Friday, December 3, 2010

Classic Movie of the Week: Singin’ in the Rain (1952)

I wake up Wednesday morning, roll out of bed, somehow clothe myself, rush downstairs, open the door, and…. THERE IS A MONSOON OUTSIDE!!!! Or at least that was my immediate response to this unexpected weather (I’m from L.A.; we don’t have unexpected weather). In any case, as I wrestled with the wind to gain some semblance of control over my umbrella, I couldn’t help wishing that the gales were gone, that I had no place to be, and that I was singing in the rain…

What is so amazing about Singin’ in the Rain is the happiness, the “glorious feeling” (as the tagline says), it brings to its audience. It’s why I can’t help watching it again and again. It’s why monsoons make me want to dance and sing, to try to recreate the pure joy Gene Kelly radiates as he splashes around with his umbrella in a rainstorm. However, there is more to Singin’ in the Rain than just that one musical number. It is the story of Don Lockwood (Gene Kelly), a silent movie star making the transition to talkies with his frequent costar Lina Lamont (Jean Hagen). Lina, however, does not have a voice suitable for sound, so they bring in the young and beautiful Kathy Selden (Debbie Reynolds) to dub over Lina’s lines. Lina thinks she is in love with Don, but Don falls in love with Kathy. And Don’s best friend Cosmo Brown (Donald O’Connor) is just spectacularly hilarious. Thus, comedy ensues.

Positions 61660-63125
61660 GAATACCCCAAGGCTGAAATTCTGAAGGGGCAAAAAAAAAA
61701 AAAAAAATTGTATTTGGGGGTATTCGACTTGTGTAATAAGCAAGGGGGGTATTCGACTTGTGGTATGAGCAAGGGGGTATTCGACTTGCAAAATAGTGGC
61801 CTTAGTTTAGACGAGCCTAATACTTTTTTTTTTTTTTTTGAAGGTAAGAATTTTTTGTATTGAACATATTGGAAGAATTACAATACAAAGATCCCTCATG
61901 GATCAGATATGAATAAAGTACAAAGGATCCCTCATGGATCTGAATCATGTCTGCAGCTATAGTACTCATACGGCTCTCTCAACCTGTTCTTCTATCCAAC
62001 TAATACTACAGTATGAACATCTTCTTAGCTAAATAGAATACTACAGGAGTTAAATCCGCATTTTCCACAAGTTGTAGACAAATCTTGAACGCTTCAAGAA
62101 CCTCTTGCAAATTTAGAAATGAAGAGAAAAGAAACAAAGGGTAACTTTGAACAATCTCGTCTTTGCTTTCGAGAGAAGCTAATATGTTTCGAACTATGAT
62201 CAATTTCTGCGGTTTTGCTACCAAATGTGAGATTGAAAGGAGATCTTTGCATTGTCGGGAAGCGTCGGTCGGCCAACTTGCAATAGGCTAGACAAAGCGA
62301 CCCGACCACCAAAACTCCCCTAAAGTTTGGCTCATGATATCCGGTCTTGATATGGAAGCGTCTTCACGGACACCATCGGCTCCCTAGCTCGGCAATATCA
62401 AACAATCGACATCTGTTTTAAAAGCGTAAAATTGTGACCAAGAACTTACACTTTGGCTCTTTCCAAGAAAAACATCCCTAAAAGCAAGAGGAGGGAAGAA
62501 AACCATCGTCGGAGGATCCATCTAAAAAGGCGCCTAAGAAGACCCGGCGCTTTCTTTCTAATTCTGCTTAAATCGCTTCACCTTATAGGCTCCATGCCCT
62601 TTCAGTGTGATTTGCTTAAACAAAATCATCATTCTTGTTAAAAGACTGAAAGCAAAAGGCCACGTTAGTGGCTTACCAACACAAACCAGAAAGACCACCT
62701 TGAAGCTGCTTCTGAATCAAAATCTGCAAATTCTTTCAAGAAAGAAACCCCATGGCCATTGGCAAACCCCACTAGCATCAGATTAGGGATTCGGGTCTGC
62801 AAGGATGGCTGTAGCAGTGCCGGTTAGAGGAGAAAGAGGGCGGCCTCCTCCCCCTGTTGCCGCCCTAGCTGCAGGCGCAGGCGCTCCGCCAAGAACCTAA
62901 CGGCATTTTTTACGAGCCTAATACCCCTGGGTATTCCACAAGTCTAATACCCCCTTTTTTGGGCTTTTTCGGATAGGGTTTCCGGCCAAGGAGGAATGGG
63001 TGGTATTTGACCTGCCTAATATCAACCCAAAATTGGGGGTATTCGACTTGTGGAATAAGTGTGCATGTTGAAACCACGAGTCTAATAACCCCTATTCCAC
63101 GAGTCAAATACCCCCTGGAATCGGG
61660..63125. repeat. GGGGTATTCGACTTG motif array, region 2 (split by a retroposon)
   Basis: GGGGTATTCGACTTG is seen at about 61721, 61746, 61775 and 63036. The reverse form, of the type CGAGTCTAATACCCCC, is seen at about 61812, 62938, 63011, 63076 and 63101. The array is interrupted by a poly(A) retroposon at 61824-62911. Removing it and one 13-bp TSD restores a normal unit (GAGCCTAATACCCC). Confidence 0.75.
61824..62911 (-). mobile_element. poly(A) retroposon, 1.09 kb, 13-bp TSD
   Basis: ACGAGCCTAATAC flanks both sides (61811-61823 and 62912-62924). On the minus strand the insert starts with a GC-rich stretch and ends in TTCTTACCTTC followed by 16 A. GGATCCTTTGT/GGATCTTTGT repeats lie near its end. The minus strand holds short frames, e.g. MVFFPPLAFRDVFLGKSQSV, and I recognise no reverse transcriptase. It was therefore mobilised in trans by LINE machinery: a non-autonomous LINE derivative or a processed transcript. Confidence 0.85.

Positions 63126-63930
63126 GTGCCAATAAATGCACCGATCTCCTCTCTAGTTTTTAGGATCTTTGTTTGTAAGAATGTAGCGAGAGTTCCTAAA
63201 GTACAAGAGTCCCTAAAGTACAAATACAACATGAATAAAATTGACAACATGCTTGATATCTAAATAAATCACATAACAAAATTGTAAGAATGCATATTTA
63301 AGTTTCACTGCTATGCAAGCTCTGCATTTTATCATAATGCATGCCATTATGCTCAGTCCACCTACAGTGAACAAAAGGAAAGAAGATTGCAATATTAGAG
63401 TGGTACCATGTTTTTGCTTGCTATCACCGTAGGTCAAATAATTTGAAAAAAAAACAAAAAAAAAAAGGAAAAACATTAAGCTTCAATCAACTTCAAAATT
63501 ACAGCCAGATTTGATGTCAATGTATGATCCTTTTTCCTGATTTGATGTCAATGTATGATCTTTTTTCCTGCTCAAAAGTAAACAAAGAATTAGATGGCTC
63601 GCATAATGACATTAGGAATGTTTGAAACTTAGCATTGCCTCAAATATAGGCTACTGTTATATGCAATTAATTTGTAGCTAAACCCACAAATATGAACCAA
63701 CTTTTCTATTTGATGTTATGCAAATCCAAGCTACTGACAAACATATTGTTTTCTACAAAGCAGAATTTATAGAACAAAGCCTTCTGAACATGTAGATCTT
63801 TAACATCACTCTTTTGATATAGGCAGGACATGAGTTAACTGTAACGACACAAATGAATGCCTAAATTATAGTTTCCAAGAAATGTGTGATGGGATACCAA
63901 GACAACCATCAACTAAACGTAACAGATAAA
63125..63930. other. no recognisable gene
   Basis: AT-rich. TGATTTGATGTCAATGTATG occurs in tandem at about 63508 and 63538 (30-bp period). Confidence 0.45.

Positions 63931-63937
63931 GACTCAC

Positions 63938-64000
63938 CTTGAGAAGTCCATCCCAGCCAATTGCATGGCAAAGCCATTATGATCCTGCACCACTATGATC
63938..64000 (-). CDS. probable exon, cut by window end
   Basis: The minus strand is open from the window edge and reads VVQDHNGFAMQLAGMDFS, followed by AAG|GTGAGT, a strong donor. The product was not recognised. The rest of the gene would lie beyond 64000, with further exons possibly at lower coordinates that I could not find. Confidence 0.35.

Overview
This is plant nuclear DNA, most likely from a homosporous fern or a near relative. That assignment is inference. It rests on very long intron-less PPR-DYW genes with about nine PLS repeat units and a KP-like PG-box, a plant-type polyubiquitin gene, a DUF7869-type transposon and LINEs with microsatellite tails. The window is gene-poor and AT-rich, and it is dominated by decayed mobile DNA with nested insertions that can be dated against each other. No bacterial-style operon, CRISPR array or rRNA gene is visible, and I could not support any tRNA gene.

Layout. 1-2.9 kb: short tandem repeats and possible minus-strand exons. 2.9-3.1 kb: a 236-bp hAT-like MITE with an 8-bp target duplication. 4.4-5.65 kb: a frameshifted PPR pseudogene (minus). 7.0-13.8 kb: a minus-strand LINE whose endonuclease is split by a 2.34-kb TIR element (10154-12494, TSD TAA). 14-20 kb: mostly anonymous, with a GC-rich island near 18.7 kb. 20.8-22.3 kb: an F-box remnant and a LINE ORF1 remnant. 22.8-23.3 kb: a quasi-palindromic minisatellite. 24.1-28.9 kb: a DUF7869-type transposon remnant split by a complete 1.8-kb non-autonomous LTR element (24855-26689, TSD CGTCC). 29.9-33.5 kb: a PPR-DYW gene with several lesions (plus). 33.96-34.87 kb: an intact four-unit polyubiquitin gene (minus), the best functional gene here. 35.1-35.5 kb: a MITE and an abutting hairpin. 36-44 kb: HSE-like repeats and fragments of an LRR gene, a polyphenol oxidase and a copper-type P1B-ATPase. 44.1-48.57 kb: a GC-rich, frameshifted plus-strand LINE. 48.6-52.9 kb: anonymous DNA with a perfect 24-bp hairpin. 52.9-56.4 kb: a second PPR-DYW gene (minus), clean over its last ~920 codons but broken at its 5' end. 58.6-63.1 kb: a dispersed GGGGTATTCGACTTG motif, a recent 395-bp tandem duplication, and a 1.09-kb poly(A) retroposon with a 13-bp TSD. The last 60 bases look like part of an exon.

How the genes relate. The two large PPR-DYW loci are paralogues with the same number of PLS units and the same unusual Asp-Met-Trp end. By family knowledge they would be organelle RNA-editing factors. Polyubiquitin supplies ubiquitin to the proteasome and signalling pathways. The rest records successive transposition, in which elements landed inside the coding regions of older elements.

If you are still not convinced that you should be happy and watching Singin’ in the Rain right now instead of dealing with lame real life issues, these are some of the great musical numbers in the film:

Singin’ in the Rain, Make ‘Em Laugh, Good Morning, and Broadway Music Ballet.

You can also view the trailer here.

Side Note: Glee’s mashup of Singin’ in the Rain and Umbrella was decently cool. It’s recreation of Make ‘Em Laugh was pretty pathetic in comparison to the original. Or am I being too harsh?

Singin’ in the Rain is available at both the Humanities Resource Center and the Mendel Music Library. It’s also available through Netflix.

--Lolita de Palma '14

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